Advertisement

The Scientist

» microscopy and developmental biology

Most Recent

image: 2012 Multimedia Roundup

2012 Multimedia Roundup

By | December 14, 2012

The science images and videos that captured our attention in 2012

1 Comment

image: High on High Content

High on High Content

By | December 1, 2012

A guide to some new and improved high-content screening systems

0 Comments

image: Hit Parade

Hit Parade

By | December 1, 2012

Cell-based assays are popular for high-throughput screens, where they strike a balance between ease of use and similarity to the human body that researchers aim to treat.

0 Comments

image: Coming to Terms

Coming to Terms

By | November 1, 2012

New noninvasive methods of selecting the most viable embryo could revolutionize in vitro fertilization.

11 Comments

image: Contributors

Contributors

By | November 1, 2012

Meet some of the people featured in the November 2012 issue of The Scientist.

0 Comments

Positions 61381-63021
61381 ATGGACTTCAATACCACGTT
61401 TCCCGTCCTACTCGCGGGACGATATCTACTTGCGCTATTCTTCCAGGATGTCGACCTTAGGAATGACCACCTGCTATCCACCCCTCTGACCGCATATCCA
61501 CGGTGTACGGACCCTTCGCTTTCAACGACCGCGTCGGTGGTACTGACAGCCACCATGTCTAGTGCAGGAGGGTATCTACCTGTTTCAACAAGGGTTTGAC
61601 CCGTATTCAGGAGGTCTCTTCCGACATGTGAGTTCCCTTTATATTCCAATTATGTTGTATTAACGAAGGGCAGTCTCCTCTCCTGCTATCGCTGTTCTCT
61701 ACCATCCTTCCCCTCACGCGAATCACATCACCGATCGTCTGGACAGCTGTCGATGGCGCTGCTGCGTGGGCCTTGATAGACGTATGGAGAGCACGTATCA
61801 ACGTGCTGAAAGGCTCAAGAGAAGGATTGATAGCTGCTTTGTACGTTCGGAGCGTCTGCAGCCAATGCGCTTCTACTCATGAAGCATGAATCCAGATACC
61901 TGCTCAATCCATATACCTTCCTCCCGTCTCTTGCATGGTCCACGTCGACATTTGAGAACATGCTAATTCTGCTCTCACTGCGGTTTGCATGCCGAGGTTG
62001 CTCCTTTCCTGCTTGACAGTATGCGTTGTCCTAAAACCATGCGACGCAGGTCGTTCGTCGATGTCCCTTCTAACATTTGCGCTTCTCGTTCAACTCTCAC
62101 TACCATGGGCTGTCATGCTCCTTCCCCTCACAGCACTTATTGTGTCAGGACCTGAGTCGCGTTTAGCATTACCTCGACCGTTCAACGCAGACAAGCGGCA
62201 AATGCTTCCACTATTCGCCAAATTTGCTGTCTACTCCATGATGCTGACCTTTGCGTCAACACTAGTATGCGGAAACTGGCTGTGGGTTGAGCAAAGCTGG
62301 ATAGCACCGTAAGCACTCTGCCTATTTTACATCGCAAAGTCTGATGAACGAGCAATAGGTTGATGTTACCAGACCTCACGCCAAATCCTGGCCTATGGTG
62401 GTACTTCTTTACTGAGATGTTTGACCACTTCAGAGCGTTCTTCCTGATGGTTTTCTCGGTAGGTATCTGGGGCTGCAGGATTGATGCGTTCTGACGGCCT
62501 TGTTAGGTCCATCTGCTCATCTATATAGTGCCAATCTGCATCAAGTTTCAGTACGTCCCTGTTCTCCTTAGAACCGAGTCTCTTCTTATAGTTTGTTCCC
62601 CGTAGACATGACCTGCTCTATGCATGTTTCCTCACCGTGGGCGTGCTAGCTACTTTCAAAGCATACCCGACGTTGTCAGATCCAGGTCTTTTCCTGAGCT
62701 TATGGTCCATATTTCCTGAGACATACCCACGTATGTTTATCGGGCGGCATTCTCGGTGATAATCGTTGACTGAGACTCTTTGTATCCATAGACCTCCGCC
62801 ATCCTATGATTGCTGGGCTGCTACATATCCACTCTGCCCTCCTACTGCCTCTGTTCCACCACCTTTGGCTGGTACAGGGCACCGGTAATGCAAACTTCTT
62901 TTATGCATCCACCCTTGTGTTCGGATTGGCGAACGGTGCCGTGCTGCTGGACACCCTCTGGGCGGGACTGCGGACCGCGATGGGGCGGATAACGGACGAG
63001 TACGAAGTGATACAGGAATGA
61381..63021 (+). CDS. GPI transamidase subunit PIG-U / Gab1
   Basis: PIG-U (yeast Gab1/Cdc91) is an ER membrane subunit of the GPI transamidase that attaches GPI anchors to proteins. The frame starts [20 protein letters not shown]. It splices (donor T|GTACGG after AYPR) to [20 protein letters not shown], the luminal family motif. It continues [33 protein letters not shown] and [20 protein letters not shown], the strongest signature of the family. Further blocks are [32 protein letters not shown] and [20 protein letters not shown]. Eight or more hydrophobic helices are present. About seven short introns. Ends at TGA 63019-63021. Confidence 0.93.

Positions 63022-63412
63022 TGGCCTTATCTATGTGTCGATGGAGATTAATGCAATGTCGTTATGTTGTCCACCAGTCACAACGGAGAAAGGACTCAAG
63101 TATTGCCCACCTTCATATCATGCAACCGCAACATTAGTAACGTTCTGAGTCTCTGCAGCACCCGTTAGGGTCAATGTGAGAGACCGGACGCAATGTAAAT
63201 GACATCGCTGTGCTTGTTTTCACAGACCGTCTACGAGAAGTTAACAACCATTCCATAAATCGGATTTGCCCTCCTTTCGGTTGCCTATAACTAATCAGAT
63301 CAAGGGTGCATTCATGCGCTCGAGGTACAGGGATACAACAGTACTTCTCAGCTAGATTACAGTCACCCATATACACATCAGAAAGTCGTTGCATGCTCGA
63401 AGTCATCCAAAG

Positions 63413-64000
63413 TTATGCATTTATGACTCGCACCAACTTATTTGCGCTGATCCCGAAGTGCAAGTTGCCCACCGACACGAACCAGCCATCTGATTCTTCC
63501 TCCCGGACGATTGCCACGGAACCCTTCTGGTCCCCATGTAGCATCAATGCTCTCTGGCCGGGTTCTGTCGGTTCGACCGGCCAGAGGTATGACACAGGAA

image: Exit Strategy

Exit Strategy

By | November 1, 2012

Large RNA-protein packets use a novel mechanism to escape the cell nucleus.

0 Comments

image: Long and Rocky Roads

Long and Rocky Roads

By | November 1, 2012

From basic research to beneficial therapies

0 Comments

image: Eggs Trade Genes

Eggs Trade Genes

By | October 24, 2012

Swapping chromosomes from one human egg to another could eliminate mitochondrial DNA mutations that cause disease.

0 Comments

image: Cloning Biologist Dies

Cloning Biologist Dies

By | October 12, 2012

Keith Campbell, a biologist who was part of the effort to clone Dolly the sheep, has passed away at the age of 58.

1 Comment

image: “Alive” and In Focus

“Alive” and In Focus

By | October 1, 2012

Imaging viruses in action

0 Comments

Advertisement

Popular Now

  1. Lost Y Chromosome Genes Found on Autosomes
  2. Brain Drain
    Daily News Brain Drain

    The brain contains lymphatic vessels similar to those found elsewhere in the body, a mouse study shows.

  3. Next Generation: Souped-up Probiotics Pinpoint Cancer
  4. Genomes Point the Way
    Daily News Genomes Point the Way

    Sequence analysis of Egyptian, Ethiopian, and non-African peoples indicates a likely route taken by modern humans migrating out of Africa.

Advertisement
The Scientist
The Scientist